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Apple's push into automotive spurs race to cash in on car-as-device gold rush

Rumors of automotive product entries from Apple and Google are prompting carmakers to look beyond traditional toward revenue streams fueled by data, the first being a reported joint overture for Nokia's HERE mapping service worth billions of dollars.

According to sources, luxury marques BMW, Audi and Mercedes-Benz are eyeing a joint bid for Nokia's HERE maps business in an attempt to thwart advanced telematics domination from software companies like Apple and Google, Bloomberg reported on Monday.

The move is supposedly in response to tech companies' work in areas of geolocation services —Apple Maps and Google Maps —thought to feature heavily in initiatives that might soon turn the car into a content discovery device. Like today's smartphones, autos with built-in location data acquisition hardware and software could one day leverage location and user preferences to offer personalized suggestions on places to eat and nearby points of interest, while at the same time making commutes safer by relaying real-time road hazard alerts from other cars.

Thanks to the double-edged sword of data harvesting, driver information is of course ripe for commoditization.

From integrated service solutions to targeted ads, there are numerous ways in which customer data can be harnessed for profit, and many of those techniques fit into the car world quite nicely. A study by McKinsey & Co. estimates revenue from data services and associated hardware could generate $200 billion by 2020, the report said.

Exploration into self-driving vehicles yields even greater opportunities for data harvesting. McKinsey estimates automated cars could free up 50 minutes per day for drivers around the world, meaning more time spent on the Internet, more eyes on data services and billions in digital media revenue.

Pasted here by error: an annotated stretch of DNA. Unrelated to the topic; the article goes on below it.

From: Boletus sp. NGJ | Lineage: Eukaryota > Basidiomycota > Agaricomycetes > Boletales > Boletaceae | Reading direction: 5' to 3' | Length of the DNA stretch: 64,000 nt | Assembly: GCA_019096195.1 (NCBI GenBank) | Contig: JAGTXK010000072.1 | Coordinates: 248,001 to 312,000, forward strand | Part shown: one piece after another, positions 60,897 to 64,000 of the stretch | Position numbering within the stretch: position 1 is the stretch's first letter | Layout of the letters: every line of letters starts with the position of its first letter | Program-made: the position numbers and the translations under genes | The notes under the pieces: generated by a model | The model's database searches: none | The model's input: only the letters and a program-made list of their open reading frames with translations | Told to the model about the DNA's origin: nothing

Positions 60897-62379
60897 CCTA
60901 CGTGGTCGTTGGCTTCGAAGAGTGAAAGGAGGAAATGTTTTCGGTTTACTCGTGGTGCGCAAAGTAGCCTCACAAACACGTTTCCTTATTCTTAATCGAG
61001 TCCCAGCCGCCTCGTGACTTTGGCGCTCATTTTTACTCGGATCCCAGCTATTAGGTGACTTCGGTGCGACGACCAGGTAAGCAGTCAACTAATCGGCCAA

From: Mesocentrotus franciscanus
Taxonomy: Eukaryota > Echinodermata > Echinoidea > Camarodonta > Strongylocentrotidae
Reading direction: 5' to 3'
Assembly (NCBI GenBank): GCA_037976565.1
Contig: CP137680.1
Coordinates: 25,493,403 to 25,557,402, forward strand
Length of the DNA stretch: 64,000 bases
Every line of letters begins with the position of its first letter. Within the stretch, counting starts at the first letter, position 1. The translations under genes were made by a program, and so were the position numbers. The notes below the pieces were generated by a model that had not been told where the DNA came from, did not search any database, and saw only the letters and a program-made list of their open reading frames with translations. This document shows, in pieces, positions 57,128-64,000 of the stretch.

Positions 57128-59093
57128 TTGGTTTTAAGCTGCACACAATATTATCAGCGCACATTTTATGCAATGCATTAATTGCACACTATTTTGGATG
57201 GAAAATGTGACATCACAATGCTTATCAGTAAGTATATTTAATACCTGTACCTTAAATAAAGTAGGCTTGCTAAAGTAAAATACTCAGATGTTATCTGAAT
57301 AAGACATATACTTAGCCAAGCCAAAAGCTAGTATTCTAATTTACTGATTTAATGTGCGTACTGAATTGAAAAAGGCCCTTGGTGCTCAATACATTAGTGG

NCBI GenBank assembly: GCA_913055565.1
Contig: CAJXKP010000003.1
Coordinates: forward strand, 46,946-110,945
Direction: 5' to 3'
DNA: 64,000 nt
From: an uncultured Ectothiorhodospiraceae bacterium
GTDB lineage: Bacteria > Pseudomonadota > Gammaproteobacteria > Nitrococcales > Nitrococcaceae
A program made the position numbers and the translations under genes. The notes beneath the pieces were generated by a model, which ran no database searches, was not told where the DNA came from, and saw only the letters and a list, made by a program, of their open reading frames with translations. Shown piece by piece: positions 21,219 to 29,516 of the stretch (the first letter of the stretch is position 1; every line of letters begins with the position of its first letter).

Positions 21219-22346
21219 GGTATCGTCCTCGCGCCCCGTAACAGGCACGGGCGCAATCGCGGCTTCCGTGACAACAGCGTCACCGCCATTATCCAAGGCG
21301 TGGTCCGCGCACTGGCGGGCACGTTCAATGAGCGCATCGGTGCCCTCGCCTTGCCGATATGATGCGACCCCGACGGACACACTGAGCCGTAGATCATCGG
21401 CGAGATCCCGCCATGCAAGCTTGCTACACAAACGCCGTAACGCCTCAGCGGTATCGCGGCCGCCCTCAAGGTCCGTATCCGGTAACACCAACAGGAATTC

"The transportation industry is ripe for disruption," Tony Douglas, an executive at BMW AG's mobility services unit said at an industry conference recently. "Either we kind of drive that disruption and gain from the new business models that will emerge, or we let someone else do it."

For now, Apple's automotive ambitions officially end at CarPlay, an iOS-based integrated infotainment system already being adopted by major manufacturers, though rumors persist of research and development into electric car batteries, advanced onboard computers and even a branded vehicle. Most recently, a report claimed Apple's secret car project has grown so large that it's taking a toll on other departments as Apple reassigns key talent.

For its part, Apple is expectedly tight-lipped about its plans for the car, but executives seem to be having a bit of fun playing off rumors. During a recent interview, for example, Apple operations chief Jeff Williams referred to the automobile as the "ultimate mobile device," later alluding to ongoing work in the space.

In March, AppleInsider uncovered a top-secret Apple complex dedicated to what appears to be an ongoing automotive initiative.